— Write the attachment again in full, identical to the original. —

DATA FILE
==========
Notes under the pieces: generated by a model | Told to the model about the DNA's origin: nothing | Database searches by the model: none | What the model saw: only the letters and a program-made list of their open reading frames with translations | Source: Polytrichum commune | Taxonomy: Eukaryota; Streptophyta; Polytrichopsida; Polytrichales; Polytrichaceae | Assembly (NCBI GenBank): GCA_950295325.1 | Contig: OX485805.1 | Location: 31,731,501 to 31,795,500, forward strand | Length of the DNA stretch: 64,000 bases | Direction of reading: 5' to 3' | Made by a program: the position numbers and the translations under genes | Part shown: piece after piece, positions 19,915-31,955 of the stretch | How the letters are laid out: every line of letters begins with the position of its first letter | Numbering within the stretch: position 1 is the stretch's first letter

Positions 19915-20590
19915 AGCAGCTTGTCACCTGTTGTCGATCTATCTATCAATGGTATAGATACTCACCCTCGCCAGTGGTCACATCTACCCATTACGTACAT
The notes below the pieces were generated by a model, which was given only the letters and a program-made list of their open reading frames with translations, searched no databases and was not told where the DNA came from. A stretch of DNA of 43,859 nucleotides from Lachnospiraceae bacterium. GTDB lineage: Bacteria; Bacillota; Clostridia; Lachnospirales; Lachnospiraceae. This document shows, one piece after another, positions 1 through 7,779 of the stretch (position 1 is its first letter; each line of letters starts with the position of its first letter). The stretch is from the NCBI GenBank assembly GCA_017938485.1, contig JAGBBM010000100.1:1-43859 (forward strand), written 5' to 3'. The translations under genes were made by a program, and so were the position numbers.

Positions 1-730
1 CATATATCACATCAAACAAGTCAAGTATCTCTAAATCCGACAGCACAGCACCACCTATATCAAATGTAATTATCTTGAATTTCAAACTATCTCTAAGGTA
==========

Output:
Notes under the pieces: generated by a model | Told to the model about the DNA's origin: nothing | Database searches by the model: none | What the model saw: only the letters and a program-made list of their open reading frames with translations | Source: Polytrichum commune | Taxonomy: Eukaryota; Streptophyta; Polytrichopsida; Polytrichales; Polytrichaceae | Assembly (NCBI GenBank): GCA_950295325.1 | Contig: OX485805.1 | Location: 31,731,501 to 31,795,500, forward strand | Length of the DNA stretch: 64,000 bases | Direction of reading: 5' to 3' | Made by a program: the position numbers and the translations under genes | Part shown: piece after piece, positions 19,915-31,955 of the stretch | How the letters are laid out: every line of letters begins with the position of its first letter | Numbering within the stretch: position 1 is the stretch's first letter

Positions 19915-20590
19915 AGCAGCTTGTCACCTGTTGTCGATCTATCTATCAATGGTATAGATACTCACCCTCGCCAGTGGTCACATCTACCCATTACGTACAT
The notes below the pieces were generated by a model, which was given only the letters and a program-made list of their open reading frames with translations, searched no databases and was not told where the DNA came from. A stretch of DNA of 43,859 nucleotides from Lachnospiraceae bacterium. GTDB lineage: Bacteria; Bacillota; Clostridia; Lachnospirales; Lachnospiraceae. This document shows, one piece after another, positions 1 through 7,779 of the stretch (position 1 is its first letter; each line of letters starts with the position of its first letter). The stretch is from the NCBI GenBank assembly GCA_017938485.1, contig JAGBBM010000100.1:1-43859 (forward strand), written 5' to 3'. The translations under genes were made by a program, and so were the position numbers.

Positions 1-730
1 CATATATCACATCAAACAAGTCAAGTATCTCTAAATCCGACAGCACAGCACCACCTATATCAAATGTAATTATCTTGAATTTCAAACTATCTCTAAGGTA